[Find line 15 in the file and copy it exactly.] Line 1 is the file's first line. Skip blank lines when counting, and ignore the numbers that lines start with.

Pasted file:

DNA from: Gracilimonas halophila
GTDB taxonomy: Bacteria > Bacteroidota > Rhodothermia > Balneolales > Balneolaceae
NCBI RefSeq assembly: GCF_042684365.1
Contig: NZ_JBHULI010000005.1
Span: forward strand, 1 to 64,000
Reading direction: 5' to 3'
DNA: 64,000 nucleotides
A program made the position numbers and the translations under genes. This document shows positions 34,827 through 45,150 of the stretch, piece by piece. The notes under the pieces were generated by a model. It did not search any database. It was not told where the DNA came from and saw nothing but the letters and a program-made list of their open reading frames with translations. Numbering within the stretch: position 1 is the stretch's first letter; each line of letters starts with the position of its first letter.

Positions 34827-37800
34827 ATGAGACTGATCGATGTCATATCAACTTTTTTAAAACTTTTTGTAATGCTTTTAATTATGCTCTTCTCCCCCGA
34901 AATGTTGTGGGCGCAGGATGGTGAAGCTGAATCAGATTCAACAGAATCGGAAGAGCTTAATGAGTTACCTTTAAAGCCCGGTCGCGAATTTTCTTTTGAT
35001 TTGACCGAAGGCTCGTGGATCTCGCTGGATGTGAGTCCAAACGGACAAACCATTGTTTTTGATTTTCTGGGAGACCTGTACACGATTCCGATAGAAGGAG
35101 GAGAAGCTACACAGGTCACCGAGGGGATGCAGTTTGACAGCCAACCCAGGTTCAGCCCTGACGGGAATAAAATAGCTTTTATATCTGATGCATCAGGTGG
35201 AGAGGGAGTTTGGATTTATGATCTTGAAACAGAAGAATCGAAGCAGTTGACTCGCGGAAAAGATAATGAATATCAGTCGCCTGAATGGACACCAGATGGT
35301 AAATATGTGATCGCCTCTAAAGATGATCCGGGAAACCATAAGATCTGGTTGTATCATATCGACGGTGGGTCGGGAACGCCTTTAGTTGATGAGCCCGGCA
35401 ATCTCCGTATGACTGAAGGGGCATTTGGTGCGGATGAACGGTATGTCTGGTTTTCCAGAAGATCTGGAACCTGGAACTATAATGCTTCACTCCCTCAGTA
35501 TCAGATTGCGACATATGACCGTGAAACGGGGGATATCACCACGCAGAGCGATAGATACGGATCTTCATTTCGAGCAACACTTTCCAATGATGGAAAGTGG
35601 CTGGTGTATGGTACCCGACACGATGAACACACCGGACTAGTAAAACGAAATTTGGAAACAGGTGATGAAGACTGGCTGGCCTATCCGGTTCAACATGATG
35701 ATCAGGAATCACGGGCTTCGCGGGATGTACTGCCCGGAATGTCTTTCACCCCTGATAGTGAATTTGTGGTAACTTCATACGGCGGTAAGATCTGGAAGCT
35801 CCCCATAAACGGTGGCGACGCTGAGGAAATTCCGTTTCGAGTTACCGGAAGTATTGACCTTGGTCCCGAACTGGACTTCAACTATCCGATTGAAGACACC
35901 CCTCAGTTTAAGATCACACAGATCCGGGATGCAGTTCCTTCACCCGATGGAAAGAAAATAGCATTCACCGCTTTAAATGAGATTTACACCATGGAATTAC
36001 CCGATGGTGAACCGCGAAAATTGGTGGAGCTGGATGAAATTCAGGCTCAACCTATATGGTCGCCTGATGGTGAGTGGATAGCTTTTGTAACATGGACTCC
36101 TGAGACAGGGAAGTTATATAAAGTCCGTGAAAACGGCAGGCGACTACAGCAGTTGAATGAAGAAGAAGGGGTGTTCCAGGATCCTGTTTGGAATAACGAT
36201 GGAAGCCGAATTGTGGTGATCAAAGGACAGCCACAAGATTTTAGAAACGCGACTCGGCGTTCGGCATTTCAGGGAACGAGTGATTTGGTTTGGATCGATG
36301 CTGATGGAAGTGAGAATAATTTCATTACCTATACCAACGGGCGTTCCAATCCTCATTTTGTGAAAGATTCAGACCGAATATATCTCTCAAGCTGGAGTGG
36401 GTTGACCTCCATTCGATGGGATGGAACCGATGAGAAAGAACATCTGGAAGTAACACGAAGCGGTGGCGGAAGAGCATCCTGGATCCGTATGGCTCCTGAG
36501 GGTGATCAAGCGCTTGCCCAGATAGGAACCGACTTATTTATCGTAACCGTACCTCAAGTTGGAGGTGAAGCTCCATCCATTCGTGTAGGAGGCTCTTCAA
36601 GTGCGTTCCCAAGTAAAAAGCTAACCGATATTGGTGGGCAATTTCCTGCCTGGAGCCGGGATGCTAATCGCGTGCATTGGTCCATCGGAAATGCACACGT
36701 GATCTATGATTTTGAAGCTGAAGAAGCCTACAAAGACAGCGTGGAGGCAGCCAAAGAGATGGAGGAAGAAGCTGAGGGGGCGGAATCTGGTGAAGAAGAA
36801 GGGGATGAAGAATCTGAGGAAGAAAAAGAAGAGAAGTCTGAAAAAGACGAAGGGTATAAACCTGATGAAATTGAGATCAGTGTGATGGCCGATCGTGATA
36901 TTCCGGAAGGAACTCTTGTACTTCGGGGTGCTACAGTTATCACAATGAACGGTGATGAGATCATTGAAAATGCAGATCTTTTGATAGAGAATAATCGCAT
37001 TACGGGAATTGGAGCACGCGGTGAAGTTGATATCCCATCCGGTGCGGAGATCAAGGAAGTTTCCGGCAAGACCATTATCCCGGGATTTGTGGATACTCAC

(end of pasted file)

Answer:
35301 AAATATGTGATCGCCTCTAAAGATGATCCGGGAAACCATAAGATCTGGTTGTATCATATCGACGGTGGGTCGGGAACGCCTTTAGTTGATGAGCCCGGCA